• headache;
  • migraine;
  • pregnancy;
  • parity;
  • trimester;
  • epidemiology

Background.— In previous studies, pregnancy has been associated with less headache, but the influence of parity on this association is largely unknown.

Objectives.— To examine the prevalence of headache and migraine among pregnant women, and explore the relation of headache to parity in a large, population-based study.

Methods.— In the Nord-Trøndelag Health Study in Norway 1995-1997 (HUNT 2), a total of 27,700 (60%) out of 46,506 invited women responded to headache questions (Head-HUNT). In total, 9281 women were 40 years or younger and responded to questions on pregnancy and birth, and 550 of these reported to be pregnant when filling in the questionnaire. A total of 20,287 women who were 70 years or younger and reported not to be pregnant responded to questions on headache and reported number of child births.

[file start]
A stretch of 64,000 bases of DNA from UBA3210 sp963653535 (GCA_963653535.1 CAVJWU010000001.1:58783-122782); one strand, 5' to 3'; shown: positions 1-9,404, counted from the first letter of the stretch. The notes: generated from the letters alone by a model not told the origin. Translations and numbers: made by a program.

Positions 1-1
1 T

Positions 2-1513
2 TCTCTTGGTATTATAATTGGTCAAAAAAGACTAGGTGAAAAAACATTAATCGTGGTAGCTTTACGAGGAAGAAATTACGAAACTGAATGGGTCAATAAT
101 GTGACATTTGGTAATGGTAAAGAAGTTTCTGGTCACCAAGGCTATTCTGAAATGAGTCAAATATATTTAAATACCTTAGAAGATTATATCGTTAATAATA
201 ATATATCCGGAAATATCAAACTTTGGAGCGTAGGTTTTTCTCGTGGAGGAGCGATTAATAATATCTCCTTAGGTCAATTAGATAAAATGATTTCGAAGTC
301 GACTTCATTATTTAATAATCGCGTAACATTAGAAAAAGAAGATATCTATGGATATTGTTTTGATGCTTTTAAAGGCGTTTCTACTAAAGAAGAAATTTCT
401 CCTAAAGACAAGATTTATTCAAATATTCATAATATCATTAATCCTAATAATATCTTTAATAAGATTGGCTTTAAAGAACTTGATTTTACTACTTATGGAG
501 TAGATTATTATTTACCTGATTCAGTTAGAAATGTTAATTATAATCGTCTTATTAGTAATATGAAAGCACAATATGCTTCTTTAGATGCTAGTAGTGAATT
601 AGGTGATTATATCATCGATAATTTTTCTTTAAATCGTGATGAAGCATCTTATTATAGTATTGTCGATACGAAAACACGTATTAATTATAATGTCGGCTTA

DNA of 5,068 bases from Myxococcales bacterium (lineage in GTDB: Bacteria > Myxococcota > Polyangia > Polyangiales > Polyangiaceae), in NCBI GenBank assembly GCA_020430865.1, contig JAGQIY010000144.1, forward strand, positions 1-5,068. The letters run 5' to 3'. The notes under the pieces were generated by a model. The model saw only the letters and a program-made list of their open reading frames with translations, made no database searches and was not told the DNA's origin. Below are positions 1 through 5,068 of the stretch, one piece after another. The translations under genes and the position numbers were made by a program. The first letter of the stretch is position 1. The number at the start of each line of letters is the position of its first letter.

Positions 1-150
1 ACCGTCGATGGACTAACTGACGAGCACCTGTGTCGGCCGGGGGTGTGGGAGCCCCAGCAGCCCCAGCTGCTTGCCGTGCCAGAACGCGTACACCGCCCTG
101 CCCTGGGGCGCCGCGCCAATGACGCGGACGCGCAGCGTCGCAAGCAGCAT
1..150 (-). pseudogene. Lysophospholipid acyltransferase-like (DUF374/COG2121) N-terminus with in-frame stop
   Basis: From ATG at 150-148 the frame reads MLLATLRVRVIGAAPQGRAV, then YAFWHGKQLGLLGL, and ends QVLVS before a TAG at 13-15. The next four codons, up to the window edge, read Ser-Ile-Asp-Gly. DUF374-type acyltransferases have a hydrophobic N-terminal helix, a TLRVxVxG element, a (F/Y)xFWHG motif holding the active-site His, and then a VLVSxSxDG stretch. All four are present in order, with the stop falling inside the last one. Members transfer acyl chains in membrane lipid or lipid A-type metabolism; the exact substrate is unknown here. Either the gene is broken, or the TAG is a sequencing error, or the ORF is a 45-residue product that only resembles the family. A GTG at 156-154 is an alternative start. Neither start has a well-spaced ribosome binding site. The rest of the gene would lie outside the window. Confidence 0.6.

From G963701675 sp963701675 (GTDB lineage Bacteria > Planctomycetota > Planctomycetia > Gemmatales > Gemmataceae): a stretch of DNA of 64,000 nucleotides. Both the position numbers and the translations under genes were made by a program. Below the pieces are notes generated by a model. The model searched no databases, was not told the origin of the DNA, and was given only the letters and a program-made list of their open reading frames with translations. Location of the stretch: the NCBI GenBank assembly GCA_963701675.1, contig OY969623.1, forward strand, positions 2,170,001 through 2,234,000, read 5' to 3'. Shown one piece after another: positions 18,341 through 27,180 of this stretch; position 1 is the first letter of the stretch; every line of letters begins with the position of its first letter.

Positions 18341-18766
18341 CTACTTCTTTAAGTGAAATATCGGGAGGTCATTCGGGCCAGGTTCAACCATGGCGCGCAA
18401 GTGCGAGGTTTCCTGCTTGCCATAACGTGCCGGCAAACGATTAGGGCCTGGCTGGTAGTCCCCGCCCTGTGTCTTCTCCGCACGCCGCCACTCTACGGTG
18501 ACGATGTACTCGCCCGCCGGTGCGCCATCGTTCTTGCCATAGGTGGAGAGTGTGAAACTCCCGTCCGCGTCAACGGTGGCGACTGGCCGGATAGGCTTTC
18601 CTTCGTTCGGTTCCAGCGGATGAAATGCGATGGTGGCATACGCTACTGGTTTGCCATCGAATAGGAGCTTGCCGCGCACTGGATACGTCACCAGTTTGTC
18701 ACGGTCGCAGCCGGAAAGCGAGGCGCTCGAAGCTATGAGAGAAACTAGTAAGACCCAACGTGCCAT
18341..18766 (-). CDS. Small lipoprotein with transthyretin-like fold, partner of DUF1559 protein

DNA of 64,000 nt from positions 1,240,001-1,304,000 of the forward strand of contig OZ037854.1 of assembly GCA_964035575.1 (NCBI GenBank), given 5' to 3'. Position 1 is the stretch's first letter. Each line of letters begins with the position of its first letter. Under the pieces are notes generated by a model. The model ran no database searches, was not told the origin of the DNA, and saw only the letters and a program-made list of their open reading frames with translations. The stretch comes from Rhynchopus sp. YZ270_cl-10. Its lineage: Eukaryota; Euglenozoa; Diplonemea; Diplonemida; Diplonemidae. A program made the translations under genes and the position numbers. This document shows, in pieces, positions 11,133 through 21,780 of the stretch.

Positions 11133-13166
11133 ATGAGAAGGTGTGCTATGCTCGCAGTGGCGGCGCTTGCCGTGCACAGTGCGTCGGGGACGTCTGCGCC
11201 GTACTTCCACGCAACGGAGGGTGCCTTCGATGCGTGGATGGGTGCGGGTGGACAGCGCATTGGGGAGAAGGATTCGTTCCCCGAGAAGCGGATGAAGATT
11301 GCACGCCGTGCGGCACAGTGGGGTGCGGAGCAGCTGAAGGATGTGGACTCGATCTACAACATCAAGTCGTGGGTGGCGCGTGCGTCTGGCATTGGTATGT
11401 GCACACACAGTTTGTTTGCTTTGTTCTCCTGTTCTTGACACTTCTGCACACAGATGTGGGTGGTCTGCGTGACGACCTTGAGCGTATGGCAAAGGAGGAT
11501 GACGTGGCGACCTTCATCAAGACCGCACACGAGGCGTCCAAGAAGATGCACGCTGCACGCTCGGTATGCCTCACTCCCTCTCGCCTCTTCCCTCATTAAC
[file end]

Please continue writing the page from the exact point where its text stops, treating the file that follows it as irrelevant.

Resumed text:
Results.— Adjusting for age and educational level, the headache prevalence was lower among pregnant than among nonpregnant women. The association between headache and pregnancy was significant for nulliparous (one who has never given birth) (OR = 0.5, 95% CI = 0.4-0.7), but not for primiparous (1 child only) and multiparous (several children) women (OR = 0.8, 95% CI = 0.7-1.0). This was evident for both migraine and nonmigrainous headache. Among nonpregnant women, there was an increased headache prevalence among primi- and multiparous women compared with nulliparous (OR = 1.3, 95% CI = 1.2-1.4).

Conclusion.— Headache, both migraine and nonmigrainous, was less prevalent in nulliparous pregnant women compared with all nonpregnant women, and to nulliparous nonpregnant women. Headache was less prevalent in the third trimester of pregnancy, but not in the first and second trimesters, compared with nonpregnant women. Also in nonpregnant women, headache was less prevalent in nulliparous than in primi- and multiparous women.